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23/02/2021 11:00 AM

Author: Adam Jones, Structural Engineer, WoodSolutions MAP

Adam Jones of the Mid-rise Advisory Program looks back through some of the key takeaways from three seasons of the popular 'Timber Talks'  podcast.

 

Since starting the WoodSolutions Timber Talks podcast, I've been lucky to speak with; industry CEOs, company founders, technical experts and project leaders. Recently, I have gone through the archives and put together a 'Best Of Timber Talks' (listen on iTunes or Spotify) around the topics of innovation. Many of the conversations touch on the idea of what are untapped opportunities in construction.

One of my favourite metaphors for this idea of disruption and innovation is provided in The Blue Ocean Strategy, written by Renee Mauborgne and W Chan Kim.

The Problem: Current markets in construction are flooded with competition. More and more companies are competing for smaller and smaller profit margins. This cut-throat battle leaves the waters bloody. This is the Red Ocean.

The Solution: Swim away from the competition. Make the competition irrelevant. Find wide open space. Create a Blue Ocean. 

Blue oceans are defined by untapped market space, demand creation and the opportunity for highly profitable growth. Some blue oceans are created by sailing somewhere completely new and different, but more often it simply involves an expansion of your current perceived industry boundaries. Largely, blue oceans are the unchartered territory.

Blue Ocean opportunities is a theme I've been pondering on recently. It goes without saying; that understanding where they are is worth noticing; whether from a career, business development, entrepreneurial and skills-to-learn perspective.

In the following article, I've taken the best highlights from the conversations on the WoodSolutions Timber Talks podcast, looking at the untapped forces that can be utilised to sail into the blue waters.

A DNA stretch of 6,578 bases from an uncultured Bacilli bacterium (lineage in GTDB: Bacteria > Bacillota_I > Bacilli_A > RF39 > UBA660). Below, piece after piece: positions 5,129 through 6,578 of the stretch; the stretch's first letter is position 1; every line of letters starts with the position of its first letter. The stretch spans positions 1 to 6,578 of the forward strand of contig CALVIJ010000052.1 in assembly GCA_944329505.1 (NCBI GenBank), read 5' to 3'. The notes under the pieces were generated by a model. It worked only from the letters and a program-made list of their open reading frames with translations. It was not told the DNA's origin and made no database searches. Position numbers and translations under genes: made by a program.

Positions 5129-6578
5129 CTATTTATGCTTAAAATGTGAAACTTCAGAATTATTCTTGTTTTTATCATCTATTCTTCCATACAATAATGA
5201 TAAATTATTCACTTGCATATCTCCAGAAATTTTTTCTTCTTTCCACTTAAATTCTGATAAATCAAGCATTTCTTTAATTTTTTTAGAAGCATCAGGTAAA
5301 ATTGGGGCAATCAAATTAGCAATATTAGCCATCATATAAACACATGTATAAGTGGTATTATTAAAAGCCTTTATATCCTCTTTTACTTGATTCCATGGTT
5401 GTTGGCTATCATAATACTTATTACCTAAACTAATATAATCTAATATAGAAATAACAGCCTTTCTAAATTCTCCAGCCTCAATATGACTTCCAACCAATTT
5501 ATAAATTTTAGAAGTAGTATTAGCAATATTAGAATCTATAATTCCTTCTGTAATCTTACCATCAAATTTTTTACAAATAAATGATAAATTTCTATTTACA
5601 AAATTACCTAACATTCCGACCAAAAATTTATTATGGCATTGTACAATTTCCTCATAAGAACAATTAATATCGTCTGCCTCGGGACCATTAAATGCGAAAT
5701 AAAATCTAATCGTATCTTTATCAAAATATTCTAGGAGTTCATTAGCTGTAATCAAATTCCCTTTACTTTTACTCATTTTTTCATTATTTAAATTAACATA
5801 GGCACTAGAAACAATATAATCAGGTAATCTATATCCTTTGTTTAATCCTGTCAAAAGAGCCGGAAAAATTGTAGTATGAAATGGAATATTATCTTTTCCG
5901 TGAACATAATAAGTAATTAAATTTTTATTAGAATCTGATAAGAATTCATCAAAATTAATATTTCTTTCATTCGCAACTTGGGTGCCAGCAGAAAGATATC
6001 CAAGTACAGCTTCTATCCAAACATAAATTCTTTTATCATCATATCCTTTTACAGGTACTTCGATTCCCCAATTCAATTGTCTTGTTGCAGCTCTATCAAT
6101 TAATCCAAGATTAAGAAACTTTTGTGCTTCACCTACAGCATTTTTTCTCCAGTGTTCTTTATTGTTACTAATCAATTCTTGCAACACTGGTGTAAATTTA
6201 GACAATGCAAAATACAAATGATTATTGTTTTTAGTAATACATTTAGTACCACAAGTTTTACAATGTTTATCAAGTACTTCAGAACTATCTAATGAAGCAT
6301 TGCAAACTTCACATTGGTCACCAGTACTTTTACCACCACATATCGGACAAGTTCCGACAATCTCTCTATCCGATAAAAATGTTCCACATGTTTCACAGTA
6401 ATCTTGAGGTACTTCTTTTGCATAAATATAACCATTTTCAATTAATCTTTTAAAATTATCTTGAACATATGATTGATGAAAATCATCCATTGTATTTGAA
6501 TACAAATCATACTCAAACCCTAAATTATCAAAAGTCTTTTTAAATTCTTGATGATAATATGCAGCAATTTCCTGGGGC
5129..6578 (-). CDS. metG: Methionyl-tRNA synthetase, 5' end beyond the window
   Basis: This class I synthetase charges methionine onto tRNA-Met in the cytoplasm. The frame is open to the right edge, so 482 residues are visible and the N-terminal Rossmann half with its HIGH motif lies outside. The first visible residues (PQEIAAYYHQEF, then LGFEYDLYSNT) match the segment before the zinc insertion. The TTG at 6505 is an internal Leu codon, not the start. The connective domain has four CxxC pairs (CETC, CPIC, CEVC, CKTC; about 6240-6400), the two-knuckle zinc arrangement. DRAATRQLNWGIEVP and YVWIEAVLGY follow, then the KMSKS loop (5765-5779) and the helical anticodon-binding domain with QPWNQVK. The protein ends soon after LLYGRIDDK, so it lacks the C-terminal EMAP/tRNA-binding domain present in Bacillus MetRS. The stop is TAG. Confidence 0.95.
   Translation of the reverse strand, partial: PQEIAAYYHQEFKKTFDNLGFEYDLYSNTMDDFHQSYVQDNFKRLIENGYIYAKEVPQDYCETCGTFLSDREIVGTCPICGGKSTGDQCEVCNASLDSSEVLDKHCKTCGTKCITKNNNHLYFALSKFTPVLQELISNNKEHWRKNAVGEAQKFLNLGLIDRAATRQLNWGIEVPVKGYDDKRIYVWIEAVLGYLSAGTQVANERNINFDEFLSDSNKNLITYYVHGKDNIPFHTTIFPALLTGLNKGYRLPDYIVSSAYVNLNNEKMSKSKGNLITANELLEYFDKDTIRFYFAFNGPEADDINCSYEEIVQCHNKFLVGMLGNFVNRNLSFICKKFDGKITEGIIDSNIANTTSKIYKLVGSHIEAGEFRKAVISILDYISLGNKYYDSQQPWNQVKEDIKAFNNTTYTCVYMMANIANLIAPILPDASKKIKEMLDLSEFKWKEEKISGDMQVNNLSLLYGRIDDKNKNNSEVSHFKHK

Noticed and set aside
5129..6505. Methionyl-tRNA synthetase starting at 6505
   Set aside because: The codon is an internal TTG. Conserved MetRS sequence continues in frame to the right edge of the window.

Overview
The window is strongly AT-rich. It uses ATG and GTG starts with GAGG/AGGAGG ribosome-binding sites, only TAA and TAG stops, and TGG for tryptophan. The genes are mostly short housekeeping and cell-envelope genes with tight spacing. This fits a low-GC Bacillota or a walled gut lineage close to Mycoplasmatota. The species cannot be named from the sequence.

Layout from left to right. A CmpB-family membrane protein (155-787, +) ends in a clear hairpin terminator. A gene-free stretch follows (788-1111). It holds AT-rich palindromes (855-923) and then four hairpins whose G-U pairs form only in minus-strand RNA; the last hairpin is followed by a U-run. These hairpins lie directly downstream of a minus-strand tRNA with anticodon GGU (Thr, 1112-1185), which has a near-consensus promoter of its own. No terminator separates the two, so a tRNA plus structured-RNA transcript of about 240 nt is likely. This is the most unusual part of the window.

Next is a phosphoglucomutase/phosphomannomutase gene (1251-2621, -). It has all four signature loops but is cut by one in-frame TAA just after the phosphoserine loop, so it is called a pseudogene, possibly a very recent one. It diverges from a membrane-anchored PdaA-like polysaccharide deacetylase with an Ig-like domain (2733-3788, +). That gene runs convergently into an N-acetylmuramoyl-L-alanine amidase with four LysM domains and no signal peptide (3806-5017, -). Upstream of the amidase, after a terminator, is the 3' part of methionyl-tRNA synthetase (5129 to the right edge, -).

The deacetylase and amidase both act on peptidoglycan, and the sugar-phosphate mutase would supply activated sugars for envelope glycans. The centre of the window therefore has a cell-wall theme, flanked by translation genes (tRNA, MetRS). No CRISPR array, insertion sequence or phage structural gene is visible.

1. Asking suppliers about parameters early


"If we have a client who comes to us quite early on day one to sit down with the architect, we can ask for some parameters that would best suit our solutions. And we can add a huge amount of more value and better cost, program and waste outcomes. It will be a much better outcome for the project."

- Adam Strong, Director at Project Innovator. Season 1 Episode 1


With the traditional construction paradigm, you don't need to get in touch with suppliers until the 'For Construction' drawings have been created. However, this doesn't fly when it comes to manufactured buildings, particularly in timber construction. The architectural intent must be consistent with the material from the very start.

As the saying goes: If you try and fit a square peg in a round hole, you're going to get frustrated. It doesn't matter how much you hammer away at it. You can yell at it, scream at it... but it won't go through. As Adam Strong says the key is to begin with, the right parameters that make sense from a manufacturing and logistics perspective. If the design suits the product, then it is downhill skiing from there.

 

Kit-of-parts design philosophy


Designing with an idea of material and DFMA parameters are low hanging fruit for improvements starting today. However, in the medium term, this may lead to a kit of parts strategy. This starts with somewhat commoditized parts from the factory that can be combined in a variety of ways. The Department Of Education in NSW leads the way of driving this philosophy with the standardized grids for the school's stimulus.

Commoditized manufacturing, I know is somewhat controversial in construction. We get worried that we'll end up with horrible dog boxes and remove ingenuity from design. But perhaps we can keep the flexibility as we move to a new way of design and construction.

For example, I ordered a Subway for dinner last night. I had the flexibility to choose between different meat, vegetables, cheeses, salads and dressings. There are hundreds of different versions of a Subway I can walk out with all of the intermediary steps. A kit of parts doesn't need to be boring. From a suppliers perspective, it offers commoditized manufacturing ensuring line of sight from the factory. And for the designers familiar with the different parts to play with, it could maintain the much-needed flexibility.